- There must be a “threat of infringement proceedings” pursuant to s.70 of the Act (i.e. a reasonable person in the position of the recipient would understand that a patent exists and a person intends to bring proceedings against another person for infringement of that patent for an act done, or which would be done, in the UK).
- Any person “aggrieved by that threat” can bring proceedings (s.70A(1)).
- A threat of infringement proceedings is not actionable if it is “contained in a permitted communication” (s.70A(5)). A “permitted communication” is any communication “made for a permitted purpose” and which only contains information that is “necessary for that purpose” and where the person making that communication believes such information is true (s.70B(1)). A “permitted purpose” is giving notice that a patent exists, discovering whether or by whom a patent has been infringed or giving notice that a person has a right to that patent, but is not requesting a person to cease doing, for commercial purposes, anything in relation to a product or process, requiring a person to deliver or destroy a product, or requesting a person to give an undertaking in relation to a product or process (ss.70B(2) and 70B(4)). Information which is “necessary for that purpose” includes statements that a patent exists, details of a patent or right to a patent that are accurate and not misleading in all material respects, and/or information which identifies the allegedly infringing products and processes (s.70B(5)).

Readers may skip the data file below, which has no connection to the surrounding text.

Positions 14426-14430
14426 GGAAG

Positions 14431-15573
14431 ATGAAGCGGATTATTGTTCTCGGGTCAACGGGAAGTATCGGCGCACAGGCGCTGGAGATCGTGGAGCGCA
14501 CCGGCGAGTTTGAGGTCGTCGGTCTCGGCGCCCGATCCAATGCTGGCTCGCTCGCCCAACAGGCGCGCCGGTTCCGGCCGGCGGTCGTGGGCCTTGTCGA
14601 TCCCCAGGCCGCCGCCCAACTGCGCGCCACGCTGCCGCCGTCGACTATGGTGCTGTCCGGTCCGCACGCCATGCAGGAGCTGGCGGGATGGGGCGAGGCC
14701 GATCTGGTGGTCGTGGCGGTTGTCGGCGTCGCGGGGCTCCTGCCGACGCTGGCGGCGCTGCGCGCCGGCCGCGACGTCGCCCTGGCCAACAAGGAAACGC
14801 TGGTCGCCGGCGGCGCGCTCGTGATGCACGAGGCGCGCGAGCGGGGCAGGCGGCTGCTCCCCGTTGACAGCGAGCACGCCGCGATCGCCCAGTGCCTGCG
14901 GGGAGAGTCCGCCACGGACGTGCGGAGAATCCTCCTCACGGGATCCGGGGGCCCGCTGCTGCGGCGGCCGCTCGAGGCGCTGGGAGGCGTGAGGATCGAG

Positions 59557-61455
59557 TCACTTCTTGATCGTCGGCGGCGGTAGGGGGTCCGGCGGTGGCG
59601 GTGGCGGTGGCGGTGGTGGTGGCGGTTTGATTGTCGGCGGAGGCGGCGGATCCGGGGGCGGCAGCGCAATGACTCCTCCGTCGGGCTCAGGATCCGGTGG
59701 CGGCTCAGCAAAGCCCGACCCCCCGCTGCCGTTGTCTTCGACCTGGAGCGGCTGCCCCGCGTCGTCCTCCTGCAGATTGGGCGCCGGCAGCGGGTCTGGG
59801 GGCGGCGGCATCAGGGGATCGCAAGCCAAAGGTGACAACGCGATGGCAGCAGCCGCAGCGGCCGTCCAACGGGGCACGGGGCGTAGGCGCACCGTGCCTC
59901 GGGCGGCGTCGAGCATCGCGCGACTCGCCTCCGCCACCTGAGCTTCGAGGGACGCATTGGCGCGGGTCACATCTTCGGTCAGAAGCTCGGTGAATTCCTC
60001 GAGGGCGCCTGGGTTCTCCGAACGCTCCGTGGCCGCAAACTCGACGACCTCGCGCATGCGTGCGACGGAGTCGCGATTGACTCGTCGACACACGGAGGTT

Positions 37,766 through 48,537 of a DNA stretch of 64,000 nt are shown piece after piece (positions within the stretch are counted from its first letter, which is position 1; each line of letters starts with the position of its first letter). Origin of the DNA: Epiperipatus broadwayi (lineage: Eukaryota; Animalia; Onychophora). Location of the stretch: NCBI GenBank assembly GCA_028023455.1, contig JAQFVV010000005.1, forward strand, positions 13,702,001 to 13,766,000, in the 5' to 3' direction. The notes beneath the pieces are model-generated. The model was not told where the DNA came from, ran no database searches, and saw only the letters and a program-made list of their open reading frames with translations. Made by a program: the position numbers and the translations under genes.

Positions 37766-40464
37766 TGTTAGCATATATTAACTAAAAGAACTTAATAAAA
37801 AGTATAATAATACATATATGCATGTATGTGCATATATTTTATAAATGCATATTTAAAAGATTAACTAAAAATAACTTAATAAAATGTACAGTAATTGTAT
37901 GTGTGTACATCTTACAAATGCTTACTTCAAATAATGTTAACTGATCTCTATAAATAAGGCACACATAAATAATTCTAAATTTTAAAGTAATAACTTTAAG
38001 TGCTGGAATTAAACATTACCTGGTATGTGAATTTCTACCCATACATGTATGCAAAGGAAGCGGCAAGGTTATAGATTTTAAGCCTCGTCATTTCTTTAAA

- The remedies for an actionable and unjustified threat are a declaration that the threat is unjustified, an injunction against continuance of the threat and/or damages in respect of any loss suffered by the aggrieved person by reason of the threat (s.70C(1)).